patience should be one of William Haggas’s middle names. For, if Mukhadram can dethrone the winners of the English, Irish and French Derbies in today’s £800,000 Juddmonte International, it will be another vindication of the Yorkshireman’s modus operandi as a top-class trainer.
The son-in-law of legendary jockey Lester Piggott, he is prepared – willing owners permitting – to give his horses time to mature. His forensic knowledge of the form book means he has an enviable record when it comes to the placing of horses.
Both explain why the Skipton-born trainer has chosen to take on Aidan O’Brien’s dual Derby hero Australia in the Juddmonte, the day one highlight of the Welcome to Yorkshire Ebor Festival, with his five-year-old who has become one of the Flat’s most consistent performers.
“I just think he is fully matured and I think this is the year,” Haggas told The Yorkshire Post in an exclusive interview. “When he first came to us, he was beautiful but he was weak. He had a great fame, but he had no strength.
“Even as a two-year-old, he didn’t do much. As a three-year-old, he won twice and was fourth at Royal Ascot. We set him up for the Cambridgeshire and he was only fifth, I couldn’t believe it when he was beaten in a handicap.”
There was significant strides forward last year – Mukhadram narrowly lost out in two epic battles with Al Kazeem in the Prince of Wales’s Stakes at Royal Ascot, and then the Coral-Eclipse at Sandown, before struggling to win the Sky Bet York Stakes on Knavesmire because of a foot abcess. “He was very uncomfortable on his near fore and did well to win in the circumstances,” said the trainer.
Yet it was the narrow Royal Ascot defeat, after Mukhadram’s jockey, Paul Hanagan, had tried to steal the race with an enterprising piece of front-running, that was pivotal to the future of the horse.
Haggas met the horse’s owner, Sheikh Hamdan al Maktoum, who suggested that his dream was for Mukhadram to carry his colours to victory in the Dubai World Cup – the world’s richest race.
It confirmed that the horse was going to stay in training, a personal boost to Haggas, 54 on Saturday, and the ambition so nearly paid off – only African Story was too good for Mukhadram, whose champion sire Shamardal won the Group One St James’s Palace Stakes when York hosted Royal Ascot in 2005.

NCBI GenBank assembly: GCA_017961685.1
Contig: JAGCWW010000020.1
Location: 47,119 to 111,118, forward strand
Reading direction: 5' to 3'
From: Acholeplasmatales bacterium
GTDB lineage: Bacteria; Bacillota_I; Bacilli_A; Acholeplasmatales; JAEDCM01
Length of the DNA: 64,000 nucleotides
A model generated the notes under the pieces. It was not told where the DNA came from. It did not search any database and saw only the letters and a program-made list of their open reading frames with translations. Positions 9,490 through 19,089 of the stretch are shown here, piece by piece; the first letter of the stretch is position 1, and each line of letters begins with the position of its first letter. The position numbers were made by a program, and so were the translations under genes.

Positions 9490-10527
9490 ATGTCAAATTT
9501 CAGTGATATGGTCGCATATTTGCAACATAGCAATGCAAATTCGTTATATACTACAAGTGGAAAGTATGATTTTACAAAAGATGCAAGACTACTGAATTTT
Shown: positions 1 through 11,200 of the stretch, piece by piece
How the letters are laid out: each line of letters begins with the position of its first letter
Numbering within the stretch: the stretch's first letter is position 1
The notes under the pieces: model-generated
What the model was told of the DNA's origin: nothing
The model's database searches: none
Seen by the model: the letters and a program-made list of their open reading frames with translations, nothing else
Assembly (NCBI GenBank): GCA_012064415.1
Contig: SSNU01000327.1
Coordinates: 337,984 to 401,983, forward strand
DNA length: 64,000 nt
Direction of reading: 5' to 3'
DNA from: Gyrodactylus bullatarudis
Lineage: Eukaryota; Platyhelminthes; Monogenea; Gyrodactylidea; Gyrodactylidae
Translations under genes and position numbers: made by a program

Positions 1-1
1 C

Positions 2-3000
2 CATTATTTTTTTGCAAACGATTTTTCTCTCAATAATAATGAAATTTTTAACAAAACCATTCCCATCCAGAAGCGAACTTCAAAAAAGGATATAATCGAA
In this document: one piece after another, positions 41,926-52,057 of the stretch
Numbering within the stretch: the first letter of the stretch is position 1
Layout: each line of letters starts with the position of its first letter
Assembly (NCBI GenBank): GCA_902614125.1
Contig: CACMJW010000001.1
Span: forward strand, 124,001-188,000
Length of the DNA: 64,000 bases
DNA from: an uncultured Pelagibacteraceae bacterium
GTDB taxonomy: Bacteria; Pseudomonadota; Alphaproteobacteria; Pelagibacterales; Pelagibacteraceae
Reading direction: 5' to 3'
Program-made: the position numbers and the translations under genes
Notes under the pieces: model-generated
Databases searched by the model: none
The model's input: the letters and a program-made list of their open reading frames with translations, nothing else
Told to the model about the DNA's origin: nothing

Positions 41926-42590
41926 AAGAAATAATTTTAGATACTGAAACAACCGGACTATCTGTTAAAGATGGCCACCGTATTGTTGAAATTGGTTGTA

Since then, Mukhadram has taken his career earnings to £1.9m after finishing fourth to The Fugue in this year’s Prince of Wales’s Stakes before landing the Grade One Coral-Eclipse and finishing a creditable third to Sheikh Hamdan’s fabulous filly Taghrooda in the King George VI and Queen Elizabeth Stakes.
“I don’t think it has much to do with me,” says Haggas, who saddled his first winner in 1988 and whose yard is operating at a career-best strike-rate of 28 per cent this season.
“It is the owner’s decision and it is my job to do the very best. If you get no pressure from an owner, and they trust you to do what you think is right, it is an enormous fillip. If we run our horses, we want them to have a chance of winning but I’m happy to wait until the right one comes along when it is bigger races.”
It also explains why Hanagan – the 2010 and 2011 champion jockey before leaving Richard Fahey’s Malton yard to become Sheikh Hamdan’s retained rider – appears to be so at ease in the iconic blue and white silks that Mukhadram will carry.
“He was claiming seven pounds when he won the Ayrshire Handicap for me. The owner of the horse had a massive punt and had spotted Paul as a young conditional riding well,” explained the trainer, who won the Epsom Derby at the very first attempt in 1996 with Shaamit.
“He has ridden for us ever since and has always been a very straightforward human being. When he got Sheikh Hamdan’s job, it was difficult. He had to move house, move his wife and kids, which is very hard. He had been with Richard since he was a young boy.
“I’m only a relative newcomer on Sheikh Hamdan’s roster of trainers, but I know how loyal he is – you have to make a drastic error to upset him. Paul is a big confidence person. When Paul is on song, he is very hard to beat. Like most humans, when things aren’t quite right, he goes into his shell.
“In five years’ time, when he has ridden one of the favourites for five successive Eclipses, he will sleep like a baby the night before.”
As a schoolboy, Haggas had trials with Yorkshire CCC – but there is no doubting his priorities. “Winning the Juddmonte comes first but I think Yorkshire will win the Championship any way,” he said. “The Juddmonte is a race that every trainer wants to win. It’s competitive and it’s a championship race. It is what York is all about. I haven’t many runners, but I haven’t had many with a chance of winning.”
That is why Mukhadram is a fascinating contender – he would not be running if William Haggas thought the horse could not do justice to his abilities.
A week in the life of a Flat jockey: Page 11.